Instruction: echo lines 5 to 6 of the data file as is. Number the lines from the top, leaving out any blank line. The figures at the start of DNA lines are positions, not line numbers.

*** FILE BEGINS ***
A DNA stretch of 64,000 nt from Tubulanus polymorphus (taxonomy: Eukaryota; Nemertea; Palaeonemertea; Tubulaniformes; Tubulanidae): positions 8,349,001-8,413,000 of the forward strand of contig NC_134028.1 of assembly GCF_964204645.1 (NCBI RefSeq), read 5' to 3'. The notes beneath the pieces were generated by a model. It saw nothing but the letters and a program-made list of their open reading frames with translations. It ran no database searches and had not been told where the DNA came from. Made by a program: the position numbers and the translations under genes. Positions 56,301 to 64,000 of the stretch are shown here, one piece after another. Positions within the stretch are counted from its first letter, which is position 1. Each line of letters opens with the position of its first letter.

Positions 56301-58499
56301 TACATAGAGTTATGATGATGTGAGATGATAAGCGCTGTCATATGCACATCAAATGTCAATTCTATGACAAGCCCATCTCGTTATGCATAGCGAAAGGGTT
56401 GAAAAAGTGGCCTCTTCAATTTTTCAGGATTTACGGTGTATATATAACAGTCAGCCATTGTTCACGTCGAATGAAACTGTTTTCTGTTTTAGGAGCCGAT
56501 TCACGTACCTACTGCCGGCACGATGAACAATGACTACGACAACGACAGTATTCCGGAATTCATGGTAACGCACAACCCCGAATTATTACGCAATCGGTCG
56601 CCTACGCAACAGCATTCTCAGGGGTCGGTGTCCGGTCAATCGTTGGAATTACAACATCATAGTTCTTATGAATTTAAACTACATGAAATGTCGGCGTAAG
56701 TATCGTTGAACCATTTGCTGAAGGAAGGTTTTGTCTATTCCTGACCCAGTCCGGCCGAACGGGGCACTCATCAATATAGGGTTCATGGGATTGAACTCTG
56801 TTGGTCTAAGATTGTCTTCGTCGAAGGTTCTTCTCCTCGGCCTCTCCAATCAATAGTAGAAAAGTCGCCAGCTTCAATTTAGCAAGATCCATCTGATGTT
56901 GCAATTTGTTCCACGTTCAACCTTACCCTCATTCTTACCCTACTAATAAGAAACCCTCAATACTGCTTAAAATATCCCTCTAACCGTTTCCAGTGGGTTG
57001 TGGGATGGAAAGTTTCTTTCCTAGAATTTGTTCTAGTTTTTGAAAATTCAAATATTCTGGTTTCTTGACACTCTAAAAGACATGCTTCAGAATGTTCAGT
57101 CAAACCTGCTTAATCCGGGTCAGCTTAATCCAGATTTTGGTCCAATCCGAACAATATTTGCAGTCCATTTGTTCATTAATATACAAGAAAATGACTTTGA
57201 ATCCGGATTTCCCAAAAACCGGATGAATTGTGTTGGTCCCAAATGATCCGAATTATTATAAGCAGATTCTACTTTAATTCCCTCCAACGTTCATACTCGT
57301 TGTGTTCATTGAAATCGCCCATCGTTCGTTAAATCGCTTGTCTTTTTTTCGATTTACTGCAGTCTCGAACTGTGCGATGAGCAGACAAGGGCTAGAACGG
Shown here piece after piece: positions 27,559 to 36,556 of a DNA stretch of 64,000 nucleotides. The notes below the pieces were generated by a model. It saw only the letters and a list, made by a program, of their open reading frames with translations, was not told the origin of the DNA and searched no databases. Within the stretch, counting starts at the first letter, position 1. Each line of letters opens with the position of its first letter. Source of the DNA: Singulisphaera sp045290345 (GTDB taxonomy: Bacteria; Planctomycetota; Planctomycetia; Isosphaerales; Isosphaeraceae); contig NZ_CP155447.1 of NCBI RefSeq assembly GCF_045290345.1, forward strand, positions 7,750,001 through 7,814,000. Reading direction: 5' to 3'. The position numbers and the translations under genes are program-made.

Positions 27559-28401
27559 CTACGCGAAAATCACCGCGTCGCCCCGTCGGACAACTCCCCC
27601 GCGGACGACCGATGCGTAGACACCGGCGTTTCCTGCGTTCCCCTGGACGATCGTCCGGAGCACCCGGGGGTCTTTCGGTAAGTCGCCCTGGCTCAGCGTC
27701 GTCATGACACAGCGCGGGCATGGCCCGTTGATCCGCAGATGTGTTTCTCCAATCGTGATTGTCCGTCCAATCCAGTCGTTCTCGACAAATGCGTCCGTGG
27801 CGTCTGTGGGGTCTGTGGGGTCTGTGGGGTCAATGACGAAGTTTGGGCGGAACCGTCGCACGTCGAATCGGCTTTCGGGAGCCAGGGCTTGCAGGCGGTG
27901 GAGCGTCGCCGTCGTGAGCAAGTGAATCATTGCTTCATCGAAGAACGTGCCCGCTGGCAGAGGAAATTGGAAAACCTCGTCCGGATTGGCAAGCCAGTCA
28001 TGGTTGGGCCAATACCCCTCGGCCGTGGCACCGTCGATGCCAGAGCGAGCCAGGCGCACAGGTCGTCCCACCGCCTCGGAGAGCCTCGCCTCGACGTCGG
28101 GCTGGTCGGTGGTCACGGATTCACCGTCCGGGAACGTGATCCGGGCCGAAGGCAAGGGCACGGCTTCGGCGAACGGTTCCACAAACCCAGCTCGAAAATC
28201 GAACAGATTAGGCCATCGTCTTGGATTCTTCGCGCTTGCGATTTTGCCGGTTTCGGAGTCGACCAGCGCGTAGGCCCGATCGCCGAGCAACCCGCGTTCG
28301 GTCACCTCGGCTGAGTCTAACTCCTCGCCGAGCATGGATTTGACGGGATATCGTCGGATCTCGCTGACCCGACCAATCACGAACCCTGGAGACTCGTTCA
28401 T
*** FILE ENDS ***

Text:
56501 TCACGTACCTACTGCCGGCACGATGAACAATGACTACGACAACGACAGTATTCCGGAATTCATGGTAACGCACAACCCCGAATTATTACGCAATCGGTCG
56601 CCTACGCAACAGCATTCTCAGGGGTCGGTGTCCGGTCAATCGTTGGAATTACAACATCATAGTTCTTATGAATTTAAACTACATGAAATGTCGGCGTAAG